The Federal Reserve Bank of New York has stepped in to provide liquidity in the Treasury bill market, citing “highly unusual disruptions” due to the coronavirus crisis.

The central bank began Thursday to increase its repurchase operations, offering $500 billion in three-month repos to be followed by another $1 trillion on Friday. It will also start purchasing Treasuries “across a range of maturities,” rather than just short-term bills, as part of a previously announced $60 billion debt purchase program.

“This is a full-blown crisis response operation, intended to make it abundantly clear that the Fed will not allow liquidity to dry up,” Ian Shepherdson, chief economist at Pantheon Macroeconomics, wrote in a note to clients.

The NY Fed said it was acting to “address highly unusual disruptions in Treasury financing markets associated with the coronavirus outbreak.”

Following the Fed’s announcement, the outstanding amount of money lent to major banks and financial firms surged to its highest level since the Fed resumed repo operations in September to help maintain the federal funds rate within the target range amid concerns it was losing control of the key lending rate.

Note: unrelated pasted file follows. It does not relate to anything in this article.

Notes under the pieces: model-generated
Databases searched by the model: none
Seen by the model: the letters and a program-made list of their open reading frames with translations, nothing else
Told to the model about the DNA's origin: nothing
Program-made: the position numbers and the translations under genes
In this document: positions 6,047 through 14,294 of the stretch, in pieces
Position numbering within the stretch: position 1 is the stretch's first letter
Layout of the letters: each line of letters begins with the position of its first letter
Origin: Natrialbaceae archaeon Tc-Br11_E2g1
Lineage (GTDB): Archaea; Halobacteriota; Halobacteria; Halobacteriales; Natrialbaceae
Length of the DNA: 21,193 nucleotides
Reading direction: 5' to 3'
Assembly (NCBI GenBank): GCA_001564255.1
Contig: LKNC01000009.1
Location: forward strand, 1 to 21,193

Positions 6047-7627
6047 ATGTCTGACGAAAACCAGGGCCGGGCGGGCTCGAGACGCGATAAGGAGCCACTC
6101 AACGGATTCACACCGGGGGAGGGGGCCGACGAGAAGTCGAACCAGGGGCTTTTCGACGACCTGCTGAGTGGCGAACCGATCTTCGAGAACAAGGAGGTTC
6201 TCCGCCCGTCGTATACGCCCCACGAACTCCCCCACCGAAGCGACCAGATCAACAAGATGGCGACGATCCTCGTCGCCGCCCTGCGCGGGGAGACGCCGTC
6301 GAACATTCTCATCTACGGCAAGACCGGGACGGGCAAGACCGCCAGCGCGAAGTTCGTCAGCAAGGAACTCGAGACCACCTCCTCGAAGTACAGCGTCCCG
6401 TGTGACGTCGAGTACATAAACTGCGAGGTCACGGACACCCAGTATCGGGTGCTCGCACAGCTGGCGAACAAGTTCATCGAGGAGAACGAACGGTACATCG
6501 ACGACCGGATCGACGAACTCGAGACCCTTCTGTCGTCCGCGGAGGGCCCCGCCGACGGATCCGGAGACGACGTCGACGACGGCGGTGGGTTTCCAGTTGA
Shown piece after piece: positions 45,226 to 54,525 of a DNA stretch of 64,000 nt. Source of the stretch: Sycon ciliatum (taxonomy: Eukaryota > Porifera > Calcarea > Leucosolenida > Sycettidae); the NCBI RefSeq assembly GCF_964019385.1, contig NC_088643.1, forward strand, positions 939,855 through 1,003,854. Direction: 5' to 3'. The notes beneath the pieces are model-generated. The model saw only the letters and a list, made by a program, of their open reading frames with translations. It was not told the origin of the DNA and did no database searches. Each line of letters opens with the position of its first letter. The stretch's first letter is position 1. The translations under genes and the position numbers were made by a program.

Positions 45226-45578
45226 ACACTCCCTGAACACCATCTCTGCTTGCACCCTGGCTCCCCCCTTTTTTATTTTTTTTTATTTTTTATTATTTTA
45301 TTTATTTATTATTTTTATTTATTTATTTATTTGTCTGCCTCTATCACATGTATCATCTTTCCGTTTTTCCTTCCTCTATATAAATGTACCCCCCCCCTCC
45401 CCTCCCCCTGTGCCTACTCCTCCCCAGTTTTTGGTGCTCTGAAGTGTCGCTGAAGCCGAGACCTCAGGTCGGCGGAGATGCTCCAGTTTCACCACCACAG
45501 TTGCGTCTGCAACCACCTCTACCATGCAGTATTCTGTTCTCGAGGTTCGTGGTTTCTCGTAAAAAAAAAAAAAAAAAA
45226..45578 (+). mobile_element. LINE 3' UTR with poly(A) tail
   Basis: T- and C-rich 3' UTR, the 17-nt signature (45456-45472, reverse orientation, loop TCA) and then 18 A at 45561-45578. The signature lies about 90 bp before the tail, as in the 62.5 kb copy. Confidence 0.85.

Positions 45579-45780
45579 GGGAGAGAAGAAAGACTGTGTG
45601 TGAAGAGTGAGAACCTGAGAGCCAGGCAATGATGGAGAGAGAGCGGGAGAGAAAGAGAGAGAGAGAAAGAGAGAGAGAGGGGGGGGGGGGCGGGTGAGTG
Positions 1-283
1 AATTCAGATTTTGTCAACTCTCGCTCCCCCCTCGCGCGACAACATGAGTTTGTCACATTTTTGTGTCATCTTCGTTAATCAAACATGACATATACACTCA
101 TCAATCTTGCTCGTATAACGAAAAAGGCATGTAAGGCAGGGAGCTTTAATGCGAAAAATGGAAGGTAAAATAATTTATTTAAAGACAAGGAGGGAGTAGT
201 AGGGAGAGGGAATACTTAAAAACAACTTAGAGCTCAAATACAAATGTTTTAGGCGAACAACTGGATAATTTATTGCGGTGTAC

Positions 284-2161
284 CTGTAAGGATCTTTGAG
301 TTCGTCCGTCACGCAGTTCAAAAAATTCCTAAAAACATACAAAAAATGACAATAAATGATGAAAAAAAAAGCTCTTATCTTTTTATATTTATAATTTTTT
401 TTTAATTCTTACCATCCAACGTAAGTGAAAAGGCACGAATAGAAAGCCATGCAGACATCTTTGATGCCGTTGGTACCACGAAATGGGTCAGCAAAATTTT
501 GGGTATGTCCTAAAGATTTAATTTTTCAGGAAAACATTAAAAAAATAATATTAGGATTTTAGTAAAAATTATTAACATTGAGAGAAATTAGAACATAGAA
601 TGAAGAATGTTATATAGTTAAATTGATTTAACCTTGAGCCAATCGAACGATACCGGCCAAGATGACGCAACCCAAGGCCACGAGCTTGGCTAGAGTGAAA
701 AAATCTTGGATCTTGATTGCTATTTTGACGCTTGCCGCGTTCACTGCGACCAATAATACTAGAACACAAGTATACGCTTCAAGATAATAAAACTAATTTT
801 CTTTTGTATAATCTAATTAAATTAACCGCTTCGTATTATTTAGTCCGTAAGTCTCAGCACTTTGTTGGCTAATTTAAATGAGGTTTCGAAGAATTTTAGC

As CNN reports, the Fed has accelerated its weeklong efforts “aimed at easing fears that companies will lose access to capital or that markets will become unhinged.”

“The Fed is all in. They’ve fired their nuclear weapon. and they did it because financial markets are seizing up,” said James Bianco, president of Bianco Research. “There is no liquidity in the markets. They are trying to unstick them.”

On Thursday, not only did U.S. stocks plunge again but there were reports from trading desks that many assets that are normally liquid, including Treasuries, were freezing up, with securities not trading widely.

“The market in a sense broke today. The Fed came out and fixed it,” said Peter Boockvar, chief investment officer at Bleakley Advisory Group.

coronavirus, Federal Reserve, Financial Markets, liquidity, NY Fed, repo operation, treasury bills



Source link